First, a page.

JPEG Noise reduction settings

The X100 has five JPEG noise reduction settings - here we compare the weakest and strongest to the default 'Normal' setting. There's little visible difference at ISO 100 and 200, but at ISO 400 and above the NR settings have a progressively larger impact. The settings on offer cover a useful range of tradeoffs between fine detail and visible noise: we actually think that the Normal setting is very well-judged, but if you want less noise at the expense of fine detail, or more detail but a grittier, noisier image, the option is there.

Effect of DR setting on measured noise

The X100 has two dynamic range expansion settings to increase its highlight range; DR200 (200%) adds a stop of information in the highlights, and DR400 (400%) adds two stops. However because of the way they work these expanded DR settings can't be used across the full range of ISOs; DR200 is only available at ISO 400 and above, and DR400 at ISO 800 and above. We'll dissect this in detail later, but in this section we'll first take a quick look at their effect on JPEG noise levels.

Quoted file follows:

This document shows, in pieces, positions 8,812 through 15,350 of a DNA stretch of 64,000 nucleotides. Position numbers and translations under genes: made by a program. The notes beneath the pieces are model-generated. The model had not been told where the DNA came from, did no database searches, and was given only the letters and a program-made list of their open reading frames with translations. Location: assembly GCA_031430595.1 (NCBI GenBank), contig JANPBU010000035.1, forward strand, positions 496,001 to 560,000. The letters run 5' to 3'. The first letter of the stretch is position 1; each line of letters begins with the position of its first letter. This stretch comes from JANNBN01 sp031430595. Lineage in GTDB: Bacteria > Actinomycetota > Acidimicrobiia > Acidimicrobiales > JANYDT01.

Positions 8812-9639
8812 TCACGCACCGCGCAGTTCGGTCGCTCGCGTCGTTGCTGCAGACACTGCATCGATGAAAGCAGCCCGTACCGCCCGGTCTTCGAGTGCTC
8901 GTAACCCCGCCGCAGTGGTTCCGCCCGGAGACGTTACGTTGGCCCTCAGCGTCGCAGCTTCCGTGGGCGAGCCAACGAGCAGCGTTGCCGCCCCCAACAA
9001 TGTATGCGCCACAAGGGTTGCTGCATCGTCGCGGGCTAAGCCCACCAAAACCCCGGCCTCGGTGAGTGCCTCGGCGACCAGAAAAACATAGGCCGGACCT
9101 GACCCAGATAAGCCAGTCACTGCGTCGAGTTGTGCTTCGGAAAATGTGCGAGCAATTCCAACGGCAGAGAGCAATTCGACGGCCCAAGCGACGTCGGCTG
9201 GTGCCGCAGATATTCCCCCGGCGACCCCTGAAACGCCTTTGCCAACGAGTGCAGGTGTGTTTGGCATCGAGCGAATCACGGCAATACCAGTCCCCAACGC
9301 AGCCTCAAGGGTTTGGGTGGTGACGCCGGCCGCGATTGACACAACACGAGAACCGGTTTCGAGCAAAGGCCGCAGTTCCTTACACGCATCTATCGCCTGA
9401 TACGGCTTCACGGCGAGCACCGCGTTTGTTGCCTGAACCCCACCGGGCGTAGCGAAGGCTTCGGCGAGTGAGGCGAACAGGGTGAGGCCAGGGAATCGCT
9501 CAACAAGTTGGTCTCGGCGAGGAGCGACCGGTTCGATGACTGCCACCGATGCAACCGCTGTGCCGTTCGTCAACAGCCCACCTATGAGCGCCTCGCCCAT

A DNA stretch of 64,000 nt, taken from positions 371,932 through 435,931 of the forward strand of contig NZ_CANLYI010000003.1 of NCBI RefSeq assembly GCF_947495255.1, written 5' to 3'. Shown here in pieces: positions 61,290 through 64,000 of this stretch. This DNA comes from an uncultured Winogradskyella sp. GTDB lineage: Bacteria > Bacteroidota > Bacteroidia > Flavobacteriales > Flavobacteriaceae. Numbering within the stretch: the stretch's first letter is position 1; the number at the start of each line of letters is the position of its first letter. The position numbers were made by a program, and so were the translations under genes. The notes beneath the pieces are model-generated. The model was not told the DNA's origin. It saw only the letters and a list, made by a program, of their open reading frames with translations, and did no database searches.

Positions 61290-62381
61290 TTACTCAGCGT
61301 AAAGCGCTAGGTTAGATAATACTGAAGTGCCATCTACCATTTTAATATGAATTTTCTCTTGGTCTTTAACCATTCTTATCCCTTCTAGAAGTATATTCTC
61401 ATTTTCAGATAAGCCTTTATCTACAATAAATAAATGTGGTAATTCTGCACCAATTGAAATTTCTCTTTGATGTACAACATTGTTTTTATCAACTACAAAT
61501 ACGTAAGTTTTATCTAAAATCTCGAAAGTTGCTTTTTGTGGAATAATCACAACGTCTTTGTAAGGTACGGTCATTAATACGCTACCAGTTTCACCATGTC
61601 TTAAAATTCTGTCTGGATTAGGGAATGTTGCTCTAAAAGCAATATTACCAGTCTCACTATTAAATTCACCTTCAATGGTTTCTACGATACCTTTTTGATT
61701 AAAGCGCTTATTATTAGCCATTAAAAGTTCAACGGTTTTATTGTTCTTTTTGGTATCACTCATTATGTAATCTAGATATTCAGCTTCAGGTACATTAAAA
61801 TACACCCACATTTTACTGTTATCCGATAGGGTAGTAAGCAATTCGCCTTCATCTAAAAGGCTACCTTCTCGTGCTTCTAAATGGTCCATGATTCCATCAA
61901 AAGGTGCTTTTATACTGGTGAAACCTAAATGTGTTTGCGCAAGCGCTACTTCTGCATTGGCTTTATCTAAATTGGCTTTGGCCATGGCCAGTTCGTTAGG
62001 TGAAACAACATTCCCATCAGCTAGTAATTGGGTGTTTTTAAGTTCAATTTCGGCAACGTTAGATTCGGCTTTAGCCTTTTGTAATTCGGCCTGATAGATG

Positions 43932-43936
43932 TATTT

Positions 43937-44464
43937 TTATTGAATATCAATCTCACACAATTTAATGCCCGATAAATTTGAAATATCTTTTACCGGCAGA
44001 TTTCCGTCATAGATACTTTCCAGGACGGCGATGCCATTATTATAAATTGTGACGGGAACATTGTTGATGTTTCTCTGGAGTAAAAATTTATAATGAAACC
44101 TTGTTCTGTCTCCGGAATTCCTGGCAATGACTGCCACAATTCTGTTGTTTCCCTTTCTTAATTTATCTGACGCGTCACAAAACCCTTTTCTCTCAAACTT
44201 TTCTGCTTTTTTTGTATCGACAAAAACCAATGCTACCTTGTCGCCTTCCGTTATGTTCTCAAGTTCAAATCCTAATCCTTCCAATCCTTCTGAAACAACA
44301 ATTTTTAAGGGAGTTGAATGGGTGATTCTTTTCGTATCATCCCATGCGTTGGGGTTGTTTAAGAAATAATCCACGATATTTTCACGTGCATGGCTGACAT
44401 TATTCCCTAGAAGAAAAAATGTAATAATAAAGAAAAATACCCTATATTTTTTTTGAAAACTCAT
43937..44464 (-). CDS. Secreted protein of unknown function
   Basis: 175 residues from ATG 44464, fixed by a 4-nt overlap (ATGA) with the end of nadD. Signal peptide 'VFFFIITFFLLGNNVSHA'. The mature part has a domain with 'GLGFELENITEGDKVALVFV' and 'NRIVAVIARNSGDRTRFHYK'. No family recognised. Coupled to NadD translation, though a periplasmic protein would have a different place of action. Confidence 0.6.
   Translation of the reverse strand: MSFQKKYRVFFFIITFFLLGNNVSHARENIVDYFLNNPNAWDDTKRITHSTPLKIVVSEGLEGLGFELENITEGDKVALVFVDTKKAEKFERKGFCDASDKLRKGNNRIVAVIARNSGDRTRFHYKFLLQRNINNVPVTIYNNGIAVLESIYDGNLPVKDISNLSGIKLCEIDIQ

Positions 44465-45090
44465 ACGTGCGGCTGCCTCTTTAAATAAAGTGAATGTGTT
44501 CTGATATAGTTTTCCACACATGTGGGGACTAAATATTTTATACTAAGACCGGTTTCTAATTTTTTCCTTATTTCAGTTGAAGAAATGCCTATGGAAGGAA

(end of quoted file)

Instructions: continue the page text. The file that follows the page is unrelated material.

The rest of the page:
What's striking on looking at these tests, either the graphs or the crops, is that the expanded DR settings have to all intents and purposes no noise penalty at any given ISO; all the available DR settings measure identically, and more importantly the image crops are visually indistinguishable. For chroma and grey noise at least this is absolutely expected; for black noise it's a sign that Fuji has got read noise (i.e. the noise added to the image by the camera's electronics) under good control.

This isn't quite the whole story, though. Because noise inevitably increases with ISO, it's still the case that using DR100 at ISO 200 will a result in cleaner image than DR200 at ISO 400 or DR400 at ISO 800. Free lunches, as always, are in short supply.

RAW noise (ACR 6.4 - noise reduction set to zero)

Here we look at the RAW files processed through Adobe Camera Raw (in this case version 6.4). Images are brightness matched and processed with all noise reduction options set to zero.